Today I heard the EU High Value Data list in its first iteration is finally decided upon. In September 2020 we submitted our advice on what data to include in the thematic areas of geographic data, statistics, mobility, company information, meteorology, earth observation and environment. Last week the Member States submitted their final yes/no vote, and the final text was approved. The EC will now finalise the text for publication, and it should be published before the end of the year. It will enter into force 20 days after publication and government data holders have 16 months until April/May 2024 to ensure compliance. It’s been a long path, and this first list could have been better concerning company information. Yet, when it comes to geographic data (addresses, buildings, land parcels, topography), meteorology and that same company information, it draws a line under two decades of discussion, court cases and studies to help dismantle the revenue model of charging at the point of use. Such charges are a threshold to market entry, and are generally lower than the tax revenue otherwise gained from the activities it’s a threshold to.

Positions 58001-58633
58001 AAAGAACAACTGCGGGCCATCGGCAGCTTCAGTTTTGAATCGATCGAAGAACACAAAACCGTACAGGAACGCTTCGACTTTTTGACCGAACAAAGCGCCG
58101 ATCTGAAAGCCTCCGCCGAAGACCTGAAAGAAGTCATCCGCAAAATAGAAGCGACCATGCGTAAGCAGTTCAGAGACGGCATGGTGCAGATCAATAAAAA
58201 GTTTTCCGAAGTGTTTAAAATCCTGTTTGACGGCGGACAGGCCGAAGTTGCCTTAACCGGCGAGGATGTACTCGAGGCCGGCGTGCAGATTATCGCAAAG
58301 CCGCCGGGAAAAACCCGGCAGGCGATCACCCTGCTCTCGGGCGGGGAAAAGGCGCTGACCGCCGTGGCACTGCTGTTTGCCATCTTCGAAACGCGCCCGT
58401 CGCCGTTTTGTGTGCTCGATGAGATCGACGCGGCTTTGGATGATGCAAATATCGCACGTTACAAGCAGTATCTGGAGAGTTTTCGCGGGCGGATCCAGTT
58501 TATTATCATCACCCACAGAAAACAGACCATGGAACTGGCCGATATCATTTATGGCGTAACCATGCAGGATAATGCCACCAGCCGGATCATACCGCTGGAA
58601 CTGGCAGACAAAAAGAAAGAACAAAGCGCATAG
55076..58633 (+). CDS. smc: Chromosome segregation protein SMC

It’s easy to just move ahead and think about how this is not enough, what still needs doing, how to implement this etc. But it’s good to acknowledge that when I first started working on open government data in 2008 I heard the stories of those who had been at it for many years since well before the first PSI Directive was agreed in 2003. Some of those people have by now been retired for quite some time already, and I worked on it standing on their shoulders. The implementation act for EU high value data sets is a big step, even if in the field we thought it a no-brainer for decades already.